SAN DIEGO, Calif. (PRWEB) January 12, 2015
The number of U.S. data breaches tracked in 2014 hit a record high of 783 in 2014, according to a recent report released by the Identity Theft Resource Center (ITRC) and sponsored by IDT911. This represents a substantial hike of 27.5 percent over the number of breaches reported in 2013 and a significant increase of 18.3 percent over the previous high of 662 breaches tracked in 2010. The number of U.S. data breach incidents tracked since 2005 also hit a milestone of 5,029 reported data breach incidents, involving more than 675 million estimated records.
Continuing a three-year trend, breaches in the Medical/Healthcare industry topped the ITRC 2014 Breach List with 42.5 percent of the breaches identified in 2014. The Business sector continued in its second place ranking with 33.0 percent of the data breach incidents, followed by the Government/Military sector at 11.7 percent. These categories were followed by the Education sector at 7.3 percent and Banking/Credit/Financial at 5.5 percent.
With support from IDT911, the ITRC has been able to continue its efforts in tracking and understanding the complex issues surrounding the growing number of data breaches,” said Eva Velasquez, President and CEO, ITRC. “With an average of 15 breaches a week in 2014, consumers need to be made aware of the risk of exposure to personal identifying information in order to understand the threat posed by this growing list of data breach incidents.
The ubiquitous nature of data breaches has left some consumers and businesses in a state of fatigue and denial about the serious nature of this issue. While not all breaches will result in identity theft or other crimes, the fact that information is consistently being compromised increases the odds that individuals will have to deal with the fall out. The ITRC data breach reports are a necessary educational tool for businesses, government and advocates alike in our communication efforts, Velasquez added.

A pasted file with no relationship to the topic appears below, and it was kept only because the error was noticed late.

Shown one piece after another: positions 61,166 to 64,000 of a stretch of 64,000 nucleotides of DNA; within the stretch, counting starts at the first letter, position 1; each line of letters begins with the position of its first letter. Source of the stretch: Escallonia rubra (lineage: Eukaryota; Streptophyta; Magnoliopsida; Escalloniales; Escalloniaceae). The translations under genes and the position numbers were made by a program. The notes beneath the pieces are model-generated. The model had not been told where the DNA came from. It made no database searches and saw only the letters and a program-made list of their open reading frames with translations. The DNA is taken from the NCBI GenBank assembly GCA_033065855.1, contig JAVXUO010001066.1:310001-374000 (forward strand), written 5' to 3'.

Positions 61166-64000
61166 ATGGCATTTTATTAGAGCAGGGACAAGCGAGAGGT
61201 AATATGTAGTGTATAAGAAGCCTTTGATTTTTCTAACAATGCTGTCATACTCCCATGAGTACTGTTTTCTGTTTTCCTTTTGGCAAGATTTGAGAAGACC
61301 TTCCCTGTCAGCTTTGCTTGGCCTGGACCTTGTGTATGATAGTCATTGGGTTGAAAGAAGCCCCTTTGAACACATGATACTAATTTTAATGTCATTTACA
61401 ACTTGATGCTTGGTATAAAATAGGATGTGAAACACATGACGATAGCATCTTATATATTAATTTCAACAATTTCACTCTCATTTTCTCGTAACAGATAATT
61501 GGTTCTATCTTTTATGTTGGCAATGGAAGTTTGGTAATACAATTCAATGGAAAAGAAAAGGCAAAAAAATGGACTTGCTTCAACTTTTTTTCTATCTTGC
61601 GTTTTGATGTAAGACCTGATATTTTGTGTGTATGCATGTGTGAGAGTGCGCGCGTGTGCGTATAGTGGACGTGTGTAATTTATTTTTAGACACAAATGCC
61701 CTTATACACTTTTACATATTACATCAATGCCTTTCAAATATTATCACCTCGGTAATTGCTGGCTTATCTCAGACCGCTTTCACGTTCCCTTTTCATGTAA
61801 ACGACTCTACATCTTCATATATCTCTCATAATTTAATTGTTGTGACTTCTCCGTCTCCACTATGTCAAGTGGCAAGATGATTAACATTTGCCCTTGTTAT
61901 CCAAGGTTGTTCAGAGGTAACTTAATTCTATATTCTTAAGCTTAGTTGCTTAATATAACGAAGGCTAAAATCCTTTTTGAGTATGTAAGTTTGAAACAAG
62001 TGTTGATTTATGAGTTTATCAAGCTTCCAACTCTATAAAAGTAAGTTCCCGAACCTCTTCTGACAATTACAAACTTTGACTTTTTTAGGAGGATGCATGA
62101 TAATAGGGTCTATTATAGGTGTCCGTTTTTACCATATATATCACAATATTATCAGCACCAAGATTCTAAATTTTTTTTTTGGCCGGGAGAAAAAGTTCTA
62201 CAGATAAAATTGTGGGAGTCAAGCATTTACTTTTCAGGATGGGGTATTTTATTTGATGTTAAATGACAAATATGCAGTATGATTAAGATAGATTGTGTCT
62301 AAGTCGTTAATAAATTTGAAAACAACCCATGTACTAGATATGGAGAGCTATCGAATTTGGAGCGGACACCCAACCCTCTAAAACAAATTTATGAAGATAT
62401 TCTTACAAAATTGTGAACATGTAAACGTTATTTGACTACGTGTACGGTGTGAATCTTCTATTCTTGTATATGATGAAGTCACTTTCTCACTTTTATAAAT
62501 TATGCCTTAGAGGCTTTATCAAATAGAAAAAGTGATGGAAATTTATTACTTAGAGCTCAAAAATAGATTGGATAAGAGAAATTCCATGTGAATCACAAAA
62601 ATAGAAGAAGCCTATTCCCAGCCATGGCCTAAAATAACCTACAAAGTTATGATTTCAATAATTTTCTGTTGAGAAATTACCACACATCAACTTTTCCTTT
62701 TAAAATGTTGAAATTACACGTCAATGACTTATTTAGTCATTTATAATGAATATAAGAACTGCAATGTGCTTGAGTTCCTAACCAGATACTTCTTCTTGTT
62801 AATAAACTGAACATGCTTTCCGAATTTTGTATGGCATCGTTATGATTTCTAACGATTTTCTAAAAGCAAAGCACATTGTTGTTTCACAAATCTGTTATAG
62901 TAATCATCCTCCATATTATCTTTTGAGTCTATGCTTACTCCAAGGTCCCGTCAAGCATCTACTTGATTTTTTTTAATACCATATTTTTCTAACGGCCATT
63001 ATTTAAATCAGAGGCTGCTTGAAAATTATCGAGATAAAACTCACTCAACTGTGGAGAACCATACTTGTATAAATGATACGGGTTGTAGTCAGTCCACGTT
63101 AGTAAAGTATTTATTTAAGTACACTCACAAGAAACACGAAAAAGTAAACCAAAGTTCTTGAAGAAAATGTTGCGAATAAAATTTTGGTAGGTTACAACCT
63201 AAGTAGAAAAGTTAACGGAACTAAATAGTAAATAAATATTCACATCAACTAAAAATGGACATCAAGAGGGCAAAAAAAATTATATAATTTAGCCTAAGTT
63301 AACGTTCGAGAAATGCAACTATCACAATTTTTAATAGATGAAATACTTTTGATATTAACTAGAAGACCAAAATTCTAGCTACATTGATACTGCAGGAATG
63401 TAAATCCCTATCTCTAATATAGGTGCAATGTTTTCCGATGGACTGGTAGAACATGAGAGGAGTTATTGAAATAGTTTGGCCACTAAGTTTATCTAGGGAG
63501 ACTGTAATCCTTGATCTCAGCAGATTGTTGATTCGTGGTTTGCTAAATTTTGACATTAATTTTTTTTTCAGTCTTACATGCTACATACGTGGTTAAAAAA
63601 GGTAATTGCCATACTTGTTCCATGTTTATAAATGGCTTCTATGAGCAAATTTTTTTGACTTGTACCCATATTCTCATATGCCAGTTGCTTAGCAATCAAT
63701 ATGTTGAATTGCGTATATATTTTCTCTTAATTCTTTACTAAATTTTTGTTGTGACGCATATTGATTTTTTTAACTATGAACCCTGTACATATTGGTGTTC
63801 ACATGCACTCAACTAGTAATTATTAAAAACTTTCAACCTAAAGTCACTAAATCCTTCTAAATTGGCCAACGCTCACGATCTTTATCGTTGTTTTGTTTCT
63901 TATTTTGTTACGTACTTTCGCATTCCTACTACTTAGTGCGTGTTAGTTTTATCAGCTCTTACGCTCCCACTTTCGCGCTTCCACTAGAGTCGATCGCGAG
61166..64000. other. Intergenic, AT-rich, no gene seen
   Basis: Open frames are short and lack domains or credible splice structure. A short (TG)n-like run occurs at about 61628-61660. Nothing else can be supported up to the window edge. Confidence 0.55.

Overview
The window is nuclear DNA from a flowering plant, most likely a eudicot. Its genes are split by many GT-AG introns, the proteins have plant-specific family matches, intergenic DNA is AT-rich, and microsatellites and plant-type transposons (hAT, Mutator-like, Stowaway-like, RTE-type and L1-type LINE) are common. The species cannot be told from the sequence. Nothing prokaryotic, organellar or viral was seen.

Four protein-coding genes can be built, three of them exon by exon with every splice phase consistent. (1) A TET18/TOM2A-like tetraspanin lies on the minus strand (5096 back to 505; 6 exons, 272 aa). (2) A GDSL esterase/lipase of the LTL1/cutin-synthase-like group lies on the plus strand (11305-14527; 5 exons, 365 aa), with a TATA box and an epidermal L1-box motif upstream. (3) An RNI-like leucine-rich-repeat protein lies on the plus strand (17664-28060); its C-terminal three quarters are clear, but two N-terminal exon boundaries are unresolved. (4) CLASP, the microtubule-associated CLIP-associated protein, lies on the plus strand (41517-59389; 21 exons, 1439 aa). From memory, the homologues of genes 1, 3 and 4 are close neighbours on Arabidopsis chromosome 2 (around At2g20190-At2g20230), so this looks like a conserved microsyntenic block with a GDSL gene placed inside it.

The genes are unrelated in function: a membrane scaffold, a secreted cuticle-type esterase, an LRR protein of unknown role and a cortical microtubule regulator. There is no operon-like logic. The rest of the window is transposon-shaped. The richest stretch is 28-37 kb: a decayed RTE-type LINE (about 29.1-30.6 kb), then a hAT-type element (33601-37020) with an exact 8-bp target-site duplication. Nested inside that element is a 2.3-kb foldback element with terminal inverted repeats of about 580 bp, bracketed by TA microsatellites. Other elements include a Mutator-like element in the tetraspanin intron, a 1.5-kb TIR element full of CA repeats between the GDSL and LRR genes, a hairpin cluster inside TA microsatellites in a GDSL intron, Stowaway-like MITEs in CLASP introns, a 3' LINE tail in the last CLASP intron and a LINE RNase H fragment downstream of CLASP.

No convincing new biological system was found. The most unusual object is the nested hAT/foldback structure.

In 2014, Hacking incidents represented the leading cause of data breach incidents, accounting for 29.0 percent of the breaches tracked by the ITRC. This was followed for the second year in a row by breaches involving Subcontractor/Third Party at 15.1 percent. Accidental Exposure of information in 2014 jumped to 11.5 percent, up from 7.5 percent recorded in 2013. Data on the Move dropped to 7.9 percent from the 12.9 percent identified in 2013.
The ITRC began tracking data breaches in 2005 and since that time has been maintaining an extensive database capturing and categorizing U.S. data breaches into five industry sectors with a number of other attributes such as how information was compromised and type of data.
It is important to note that the 5,000 breach milestone only encompasses those reported many breaches fly under the radar each day because there are many institutions that prefer to avoid the financial dislocation, liability and loss of goodwill that comes with disclosure and notification, said Adam Levin, founder and chairman of IDT911. Additionally, not all businesses are required to report theyve had a breach for a variety of reasons, which means the number of breaches and records affected is realistically much higher.
From 2007 to 2011, the Business sector, with a 10-year average of 34.3 percent, represented the largest percentage of breaches, often far surpassing the next highest category. The Medical/Healthcare sector, with a 10-year average of 26.4 percent, took over the top spot in 2012, attributed primarily to the mandatory reporting requirement for healthcare breaches being reported to the Department of Health and Human Services (HHS). In 2005, this category reported the least number of breaches.
In 2005 and 2006, Education and Government/Military held the spots for most breaches, at 47.8 percent and 30.8 percent respectively. As indicated in the above chart, these two categories now represent a 10-year average of 15.3 percent and 15.8 percent. The Banking/Credit/Financial industry, with a 10-year average of 8.1 percent, has reported the least number of breaches for nine of the past 10 years.